Nokia is targeting emerging markets with three low-cost smartphones that use Google's Android operating system rather than the Windows Phone software from Microsoft.
The Finnish company will ditch many of the Google services that come with Android, which Google lets phone makers customize at will.
Instead, the new Nokia X line announced Monday will emphasize Microsoft services such as Bing search, Skype communications and OneDrive file storage. Its home screen sports larger, resizable tiles resembling those on Windows phone.
"More and more people are buying smartphones for less that 100 euros," said Stephen Elop, Nokia executive vice president, as he presented the new phones at the Mobile World Congress in Barcelona, Spain. "That sub-100 range is a massive opportunity for us. According to analysts, it will grow four times as fast as rest of smartphone market."
The Nokia X is on sale immediately for 89 euros ($122). The Nokia X+ will cost 99 euros and the Nokia XL will cost 109 euros, with both going on sale in early March.
The Nokia X and X+ both have 4-inch screens, but the X+ offers an SD card. The XL has a 5-inch screen and a better 5-megapixel camera and a 2-megapixel front-facing camera.
Elop said all three phones will be "available broadly around the world, starting in growth markets."
The aim is to make the Nokia X a bridge to high-end Windows smartphones under the Lumia brand.
They won't be available in the US, Canada, Korea and Japan in part to avoid competing with Lumia phones, which cost hundreds of dollars in the US without subsidies from phone carriers.
Elop said that the use of Android on these phones in no way means Nokia is shifting away from its work with Windows and Microsoft, which is buying Nokia's phone business and patent rights in a 5.4 billion euro ($7.3 billion) deal expected to be completed next month.
Once the No. 1 maker of cellphones, Nokia has been struggling to keep up with the iPhone and devices running Android. Nokia's smartphone revenue fell 29 per cent in the recent holiday quarter compared with a year earlier. And even as competition intensifies for high-end smartphones, Nokia has been hit by competition from cheaper made by Chinese and other Asian companies.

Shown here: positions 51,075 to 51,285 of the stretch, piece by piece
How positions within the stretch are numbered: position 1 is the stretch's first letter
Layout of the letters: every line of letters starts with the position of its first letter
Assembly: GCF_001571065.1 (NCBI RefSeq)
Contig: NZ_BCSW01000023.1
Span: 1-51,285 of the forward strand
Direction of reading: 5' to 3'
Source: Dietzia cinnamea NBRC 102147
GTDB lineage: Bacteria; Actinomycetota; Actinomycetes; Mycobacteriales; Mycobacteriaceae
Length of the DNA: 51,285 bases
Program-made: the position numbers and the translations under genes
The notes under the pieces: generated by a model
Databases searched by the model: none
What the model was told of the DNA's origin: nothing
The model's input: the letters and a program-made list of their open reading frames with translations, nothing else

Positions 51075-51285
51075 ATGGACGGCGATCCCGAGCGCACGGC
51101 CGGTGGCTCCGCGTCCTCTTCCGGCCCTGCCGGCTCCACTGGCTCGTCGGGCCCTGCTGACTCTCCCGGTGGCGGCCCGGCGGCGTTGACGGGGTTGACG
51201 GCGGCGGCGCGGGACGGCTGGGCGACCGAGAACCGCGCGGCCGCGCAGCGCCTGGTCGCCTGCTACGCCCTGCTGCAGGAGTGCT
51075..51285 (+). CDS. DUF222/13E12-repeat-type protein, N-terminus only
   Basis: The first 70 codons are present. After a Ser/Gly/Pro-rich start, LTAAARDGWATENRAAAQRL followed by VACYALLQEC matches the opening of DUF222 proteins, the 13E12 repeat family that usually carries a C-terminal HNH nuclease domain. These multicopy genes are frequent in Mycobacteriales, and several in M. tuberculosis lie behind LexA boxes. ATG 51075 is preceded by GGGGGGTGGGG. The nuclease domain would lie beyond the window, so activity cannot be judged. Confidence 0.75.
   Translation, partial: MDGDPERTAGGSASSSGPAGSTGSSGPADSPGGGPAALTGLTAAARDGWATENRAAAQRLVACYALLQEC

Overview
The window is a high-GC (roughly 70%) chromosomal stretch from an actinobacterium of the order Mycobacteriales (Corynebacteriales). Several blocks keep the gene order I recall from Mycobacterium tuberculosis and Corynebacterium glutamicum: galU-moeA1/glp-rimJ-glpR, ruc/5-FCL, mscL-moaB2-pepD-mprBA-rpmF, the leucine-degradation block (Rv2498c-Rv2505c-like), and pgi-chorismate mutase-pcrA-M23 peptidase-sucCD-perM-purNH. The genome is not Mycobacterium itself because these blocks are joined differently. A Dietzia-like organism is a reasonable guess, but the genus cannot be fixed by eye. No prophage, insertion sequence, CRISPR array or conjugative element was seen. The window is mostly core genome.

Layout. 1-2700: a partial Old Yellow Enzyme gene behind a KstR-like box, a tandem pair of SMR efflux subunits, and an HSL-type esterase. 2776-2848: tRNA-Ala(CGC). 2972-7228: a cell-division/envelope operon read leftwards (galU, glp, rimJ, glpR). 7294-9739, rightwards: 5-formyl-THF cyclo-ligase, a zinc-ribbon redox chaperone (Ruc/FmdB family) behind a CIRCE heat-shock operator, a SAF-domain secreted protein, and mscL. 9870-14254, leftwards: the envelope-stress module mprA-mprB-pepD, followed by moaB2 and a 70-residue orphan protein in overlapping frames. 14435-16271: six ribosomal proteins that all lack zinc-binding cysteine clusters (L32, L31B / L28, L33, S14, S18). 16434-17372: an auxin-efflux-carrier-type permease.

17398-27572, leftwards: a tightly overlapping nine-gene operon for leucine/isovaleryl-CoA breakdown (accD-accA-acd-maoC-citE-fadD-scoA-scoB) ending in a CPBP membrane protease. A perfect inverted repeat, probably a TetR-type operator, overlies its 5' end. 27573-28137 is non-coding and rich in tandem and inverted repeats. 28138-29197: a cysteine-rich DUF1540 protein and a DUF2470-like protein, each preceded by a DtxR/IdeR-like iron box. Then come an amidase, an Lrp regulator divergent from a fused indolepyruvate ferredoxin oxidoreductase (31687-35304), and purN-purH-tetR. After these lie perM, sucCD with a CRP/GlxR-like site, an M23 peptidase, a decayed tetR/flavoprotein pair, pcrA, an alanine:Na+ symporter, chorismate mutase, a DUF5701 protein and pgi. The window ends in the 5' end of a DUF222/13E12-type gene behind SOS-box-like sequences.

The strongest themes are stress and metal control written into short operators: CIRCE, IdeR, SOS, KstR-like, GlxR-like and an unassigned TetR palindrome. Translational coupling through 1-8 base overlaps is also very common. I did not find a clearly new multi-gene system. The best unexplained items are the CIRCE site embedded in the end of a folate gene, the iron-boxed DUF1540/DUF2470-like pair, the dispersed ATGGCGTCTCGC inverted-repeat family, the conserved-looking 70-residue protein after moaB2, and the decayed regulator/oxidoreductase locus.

Nokia announced two even cheaper phones on Monday, also expected to go on sale in early March:
- The Nokia 220 is meant as a starter phone for 29 euros ($40). It will have Facebook, Twitter and some games already installed, but users won't be able to add apps.
- The Asha 230 will offer more options for apps. The 45-euro ($62) phone is meant for people who are not yet ready for the Nokia X. It comes with a touch screen, but lacks the power and versatility found in smartphones.
For a first-time smartphone experience, Nokia Corp is pushing the Nokia X. Because it uses Android, it will be able to run most Android apps. However, app developers may have to tweak some of their software because the phone doesn't have key Google services.
For instance, location services will have to be designed for Nokia's Here mapping software rather than Google Maps. In-app payments will have to be tweaked to allow billing through mobile carriers rather than credit cards, which many people in emerging markets lack.
Jussi Nevanlinna, vice president for product marketing, said Nokia is trying to lure those who might have been drawn to the large offering of apps available on Android. Instead of having them hooked on Google services through Android, he said, Nokia could steer them to Microsoft services with a customized Android system.
Both the Asha and the Nokia X will have a feature called Fastlane. It remembers your favorite apps and services and offers quick access, along with recent notifications, on a single screen that is one swipe away from the home screen.
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